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How Dear White People Season 4 Was Influenced By Star Trek: The Next Generation And An Unexpected TV Classic

Sam, Lionel, Troy and their friends at Winchester University are preparing to say goodbye, as Netflix’s Dear White People is set to drop its fourth and final season next week. The first three seasons were filled with sharp humor, biting social commentary and genuine heart, and Season 4 (or Vol. 4) appears set to carry on that grand tradition. However, the show will be changing up things by injecting a musical vibe into this last stretch of episodes. Some may be quick to assume music-based shows were the main inspirations for the new episodes but, as it turns out, the creatives actually drew from Star Trek: The Next Generation and another unexpected TV classic.

I recently had the opportunity to speak with Dear White People showrunners Justin Simien (who is also the show’s creator) and Jaclyn Moore about the upcoming season. And based on our conversation, it’s apparent that the creative duo put a lot of thought in care into how they wanted to wrap up the show. During our chat, I couldn’t help but ask Simien, major TV fan, about his personal influences for Vol. 4, and I was pleasantly surprised when he mentioned Star Trek: The Next Generation. On the surface, the two shows may not seem to have a lot in common, but there’s certainly a connection:

There absolutely was. So another series that is episodic and they didn’t know they were coming back when they put out a season for the next season but still managed to create this sort of event that made the whole thing make sense in a new way was Star Trek: The Next Generation. That final episode, which is like a two-and-a-half hour movie where you get to see the crew in the future, in the present and in the past, and it recontextualizes the whole show. It actually was the first episode of the show I’d seen. It made me go back and watch the whole show. And so that was a big inspiration.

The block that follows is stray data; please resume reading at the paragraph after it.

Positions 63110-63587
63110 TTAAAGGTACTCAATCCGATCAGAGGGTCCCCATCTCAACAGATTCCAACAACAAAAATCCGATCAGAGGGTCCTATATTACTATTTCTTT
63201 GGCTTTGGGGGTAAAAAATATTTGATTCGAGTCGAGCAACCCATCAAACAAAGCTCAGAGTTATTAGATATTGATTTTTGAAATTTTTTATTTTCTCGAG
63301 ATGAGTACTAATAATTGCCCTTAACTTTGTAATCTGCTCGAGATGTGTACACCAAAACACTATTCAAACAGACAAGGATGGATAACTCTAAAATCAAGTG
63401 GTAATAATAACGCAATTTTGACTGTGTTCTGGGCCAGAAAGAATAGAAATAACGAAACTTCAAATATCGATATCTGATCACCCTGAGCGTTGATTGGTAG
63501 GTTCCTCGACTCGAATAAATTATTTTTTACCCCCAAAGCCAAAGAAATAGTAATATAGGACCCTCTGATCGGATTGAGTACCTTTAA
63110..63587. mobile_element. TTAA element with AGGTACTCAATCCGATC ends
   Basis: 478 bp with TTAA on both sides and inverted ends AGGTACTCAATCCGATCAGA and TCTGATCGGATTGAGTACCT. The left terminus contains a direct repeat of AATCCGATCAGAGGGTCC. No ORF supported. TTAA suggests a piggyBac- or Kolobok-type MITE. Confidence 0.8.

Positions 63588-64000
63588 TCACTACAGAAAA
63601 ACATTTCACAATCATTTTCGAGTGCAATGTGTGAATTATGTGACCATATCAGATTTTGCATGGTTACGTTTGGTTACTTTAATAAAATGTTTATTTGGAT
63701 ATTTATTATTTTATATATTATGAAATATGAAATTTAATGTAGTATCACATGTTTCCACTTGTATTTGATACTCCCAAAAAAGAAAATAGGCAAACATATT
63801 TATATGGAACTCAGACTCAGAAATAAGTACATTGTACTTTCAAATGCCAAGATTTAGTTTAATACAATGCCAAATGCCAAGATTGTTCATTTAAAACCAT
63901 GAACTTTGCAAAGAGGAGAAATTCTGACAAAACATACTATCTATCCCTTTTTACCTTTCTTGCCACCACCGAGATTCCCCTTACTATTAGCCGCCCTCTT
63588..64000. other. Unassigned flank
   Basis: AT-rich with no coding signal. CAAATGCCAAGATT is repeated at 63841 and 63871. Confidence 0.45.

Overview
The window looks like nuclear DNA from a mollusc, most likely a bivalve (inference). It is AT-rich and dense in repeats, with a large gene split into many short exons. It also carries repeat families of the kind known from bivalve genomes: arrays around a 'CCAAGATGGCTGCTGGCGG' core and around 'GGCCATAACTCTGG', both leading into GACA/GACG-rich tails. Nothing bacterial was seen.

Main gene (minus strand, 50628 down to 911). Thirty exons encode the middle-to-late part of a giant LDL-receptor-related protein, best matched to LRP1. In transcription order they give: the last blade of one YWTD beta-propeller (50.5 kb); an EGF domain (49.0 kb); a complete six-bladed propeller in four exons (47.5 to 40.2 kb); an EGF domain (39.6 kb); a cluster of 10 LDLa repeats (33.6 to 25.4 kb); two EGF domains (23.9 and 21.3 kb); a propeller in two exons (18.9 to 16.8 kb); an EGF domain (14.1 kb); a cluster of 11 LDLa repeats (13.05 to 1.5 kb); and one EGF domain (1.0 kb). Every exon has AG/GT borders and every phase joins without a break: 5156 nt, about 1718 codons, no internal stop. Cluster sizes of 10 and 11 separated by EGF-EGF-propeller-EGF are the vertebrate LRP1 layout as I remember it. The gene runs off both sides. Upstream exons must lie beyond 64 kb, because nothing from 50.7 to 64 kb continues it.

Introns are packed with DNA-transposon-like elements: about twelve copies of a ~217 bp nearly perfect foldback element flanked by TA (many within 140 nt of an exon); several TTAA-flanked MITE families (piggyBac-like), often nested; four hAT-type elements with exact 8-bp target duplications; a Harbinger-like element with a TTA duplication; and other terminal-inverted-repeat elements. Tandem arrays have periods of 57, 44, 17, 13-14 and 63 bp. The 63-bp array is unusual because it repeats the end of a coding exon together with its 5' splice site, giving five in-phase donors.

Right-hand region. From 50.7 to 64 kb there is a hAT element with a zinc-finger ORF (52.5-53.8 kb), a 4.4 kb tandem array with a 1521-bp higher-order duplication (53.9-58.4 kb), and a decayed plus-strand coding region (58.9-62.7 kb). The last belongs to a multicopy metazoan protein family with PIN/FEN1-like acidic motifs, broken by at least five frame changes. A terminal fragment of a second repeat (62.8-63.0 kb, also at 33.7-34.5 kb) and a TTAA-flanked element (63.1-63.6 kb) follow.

Star Trek: The Next Generation’s two-part series finale, “All Good Things...”, sees Captain Jean-Luc Picard jumping through different points in time. It serves as a fitting sendoff for the beloved show but, as Justin Simien mentions, it also manages to reframe the series in a fresh way.

Those who have seen the full trailer for Dear White People Vol. 4 likely know that part of the season takes place in the future and sees the characters navigating life post-Winchester. With this, TNG was quite invaluable for Simien and his colleagues and, as he further explained, the approach meshed with their musical ambitions:

And I knew that I wanted it to be a musical and that there was like this idea that we never quite got around to doing each season. And I felt like, ‘Well, it’s the last season. Let’s go out with a bang. Let’s make the whole season a musical, not just do an episode.’ Which, to me is always jarring because it’s like we’re out of the reality of the rest of the season, and we only got ten episodes. So I basically, literally took the kind of ‘putting on a show’ template that I think Singin’ in the Rain is probably the best example of, and I took the last episode of Star Trek: The Next Generation to the writers’ room, and was like, ‘This, plus all of my trauma… what we do.’ Basically, my first directive [laughs]. And that’s where we came out.

As previously mentioned, the folks behind Dear White People are TV watchers, so Star Trek was not their only guiding light. Jaclyn Moore went on to confirm that a fan-favorite HBO series also had an impact on the final season:

There was a little hint of the Six Feet Under finale, too, I would say. That is the other one that some of our future bits were, you know… It’s one of the all-time greats.

Years ago, the critically acclaimed Six Feet Under also used flashforwards during its final season. Writers tend to employ these in order to give viewers a better sense of the present-day narrative’s impact down the line. And if you’ve seen the show, you’ll know they were used to great effect there.

It’s bittersweet knowing that this will be the last time fans will get to check in with the students of Winchester. However, Dear White People’s imminent conclusion is easier to fathom knowing that Justin Simien, Jaclyn Moore and their team have something special planned.

Dear White People Vol. 4 premieres on Netflix on September 15.

Erik Swann

Covering superheroes, sci-fi, comedy, and almost anything else in film and TV. I eat more pizza than the Teenage Mutant Ninja Turtles.